Cloud computing, on the other hand, can lead to instances of poor compliance if the organization is not attentive. Failing to regulate the flow of data, not setting limitations on data access, and even miscategorizing resources can result in huge data breaches that come about much easier than on traditional networks.
Locality versus Digital Intrusion
Another huge issue is the fact that cloud computing is necessarily online – and with that, a resource like this is more exposed. In a traditional system, a server and its resources are behind a firewall, a bastion, a whole host of physical structures that make it so that data is harder to access.
Unfortunately, as cloud computing has become easily accessible, we’ve entered into somewhat of an arms race. While the systems that host the cloud are just as protected as ever, they are always online, always accepting traffic, and always waiting for more. This “more” is not just a single hacker or penetration expert using their local machine, however – they too are leveraging cloud computing to multiply their efforts and their power.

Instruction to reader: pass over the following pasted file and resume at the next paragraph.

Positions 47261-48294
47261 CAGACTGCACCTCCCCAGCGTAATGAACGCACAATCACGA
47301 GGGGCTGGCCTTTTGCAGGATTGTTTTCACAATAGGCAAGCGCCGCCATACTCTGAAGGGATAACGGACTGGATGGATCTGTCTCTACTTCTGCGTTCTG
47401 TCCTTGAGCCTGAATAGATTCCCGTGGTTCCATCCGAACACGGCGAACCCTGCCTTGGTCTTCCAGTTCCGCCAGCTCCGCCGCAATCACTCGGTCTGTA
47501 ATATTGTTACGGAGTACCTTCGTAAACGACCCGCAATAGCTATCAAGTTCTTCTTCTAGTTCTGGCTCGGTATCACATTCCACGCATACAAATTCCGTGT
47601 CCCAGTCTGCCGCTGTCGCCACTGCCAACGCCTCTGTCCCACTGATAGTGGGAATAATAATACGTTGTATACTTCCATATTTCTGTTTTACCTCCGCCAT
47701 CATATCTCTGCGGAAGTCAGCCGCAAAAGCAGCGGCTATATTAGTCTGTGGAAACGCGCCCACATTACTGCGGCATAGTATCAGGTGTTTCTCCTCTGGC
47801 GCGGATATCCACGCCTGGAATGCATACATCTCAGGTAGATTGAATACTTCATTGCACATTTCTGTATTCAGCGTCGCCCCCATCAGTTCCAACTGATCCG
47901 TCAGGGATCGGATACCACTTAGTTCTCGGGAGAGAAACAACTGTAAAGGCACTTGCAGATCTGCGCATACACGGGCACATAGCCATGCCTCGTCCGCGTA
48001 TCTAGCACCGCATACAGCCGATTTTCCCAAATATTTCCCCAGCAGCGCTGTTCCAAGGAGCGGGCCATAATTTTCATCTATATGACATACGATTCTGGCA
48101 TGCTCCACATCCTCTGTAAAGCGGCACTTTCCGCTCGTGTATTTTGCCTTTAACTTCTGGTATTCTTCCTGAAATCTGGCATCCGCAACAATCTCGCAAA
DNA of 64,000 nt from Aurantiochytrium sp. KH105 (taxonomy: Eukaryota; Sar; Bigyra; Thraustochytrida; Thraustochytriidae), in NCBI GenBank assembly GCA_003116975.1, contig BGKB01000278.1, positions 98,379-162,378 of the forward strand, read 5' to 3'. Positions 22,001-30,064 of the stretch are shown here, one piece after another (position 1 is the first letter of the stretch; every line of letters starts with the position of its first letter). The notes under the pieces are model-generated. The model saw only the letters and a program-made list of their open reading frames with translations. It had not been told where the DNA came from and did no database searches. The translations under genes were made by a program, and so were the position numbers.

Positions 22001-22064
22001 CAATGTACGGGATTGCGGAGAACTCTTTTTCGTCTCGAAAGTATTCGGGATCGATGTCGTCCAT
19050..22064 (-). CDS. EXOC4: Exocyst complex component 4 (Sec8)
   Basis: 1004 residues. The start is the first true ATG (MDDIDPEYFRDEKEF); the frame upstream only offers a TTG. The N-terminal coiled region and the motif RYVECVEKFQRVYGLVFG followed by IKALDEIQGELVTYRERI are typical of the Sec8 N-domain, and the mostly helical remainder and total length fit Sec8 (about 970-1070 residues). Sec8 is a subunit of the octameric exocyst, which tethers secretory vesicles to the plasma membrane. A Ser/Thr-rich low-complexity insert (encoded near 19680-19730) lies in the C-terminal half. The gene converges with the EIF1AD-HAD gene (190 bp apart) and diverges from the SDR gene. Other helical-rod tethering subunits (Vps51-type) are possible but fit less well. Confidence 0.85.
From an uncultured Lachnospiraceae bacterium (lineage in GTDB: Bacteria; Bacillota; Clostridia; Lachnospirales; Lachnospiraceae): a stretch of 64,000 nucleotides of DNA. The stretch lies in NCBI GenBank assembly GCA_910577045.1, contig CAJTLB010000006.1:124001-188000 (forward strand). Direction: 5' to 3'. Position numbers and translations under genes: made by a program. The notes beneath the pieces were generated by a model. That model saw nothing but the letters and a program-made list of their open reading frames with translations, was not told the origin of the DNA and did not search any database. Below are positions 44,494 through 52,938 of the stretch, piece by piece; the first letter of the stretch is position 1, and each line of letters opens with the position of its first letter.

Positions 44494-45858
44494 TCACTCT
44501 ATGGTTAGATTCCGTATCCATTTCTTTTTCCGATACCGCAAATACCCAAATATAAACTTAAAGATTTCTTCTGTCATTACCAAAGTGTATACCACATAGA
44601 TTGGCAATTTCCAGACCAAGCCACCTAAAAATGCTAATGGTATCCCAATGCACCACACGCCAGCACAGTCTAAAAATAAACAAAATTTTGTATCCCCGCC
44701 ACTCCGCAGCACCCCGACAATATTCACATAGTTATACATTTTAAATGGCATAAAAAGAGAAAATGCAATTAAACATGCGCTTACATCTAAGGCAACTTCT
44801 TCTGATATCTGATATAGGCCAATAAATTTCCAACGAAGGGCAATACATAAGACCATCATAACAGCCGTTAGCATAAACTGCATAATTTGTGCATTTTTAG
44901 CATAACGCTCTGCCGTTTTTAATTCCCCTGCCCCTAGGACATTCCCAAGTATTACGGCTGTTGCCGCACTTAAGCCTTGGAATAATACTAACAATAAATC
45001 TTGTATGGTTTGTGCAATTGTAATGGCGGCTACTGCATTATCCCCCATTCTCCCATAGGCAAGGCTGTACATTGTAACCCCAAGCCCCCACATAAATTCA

Hacked credentials, poorly restricted interfaces, even bad backup systems have led to a situation where the bad guys are using more power than ever to attack a target that is either very hard or very soft, and very rarely anywhere inbetween.
Cloud computing can be either corporate-based or third party, and when it’s third party, we introduce a whole new host of issues. Corporations opting to use third party cloud solutions lose access to the local physical devices driving the systems, and accordingly make their data less secure and more vulnerable to physical threat. Insider attacks account for a huge amount of data losses regardless of whether it’s cloud or traditional storage, so this is very much a security concern.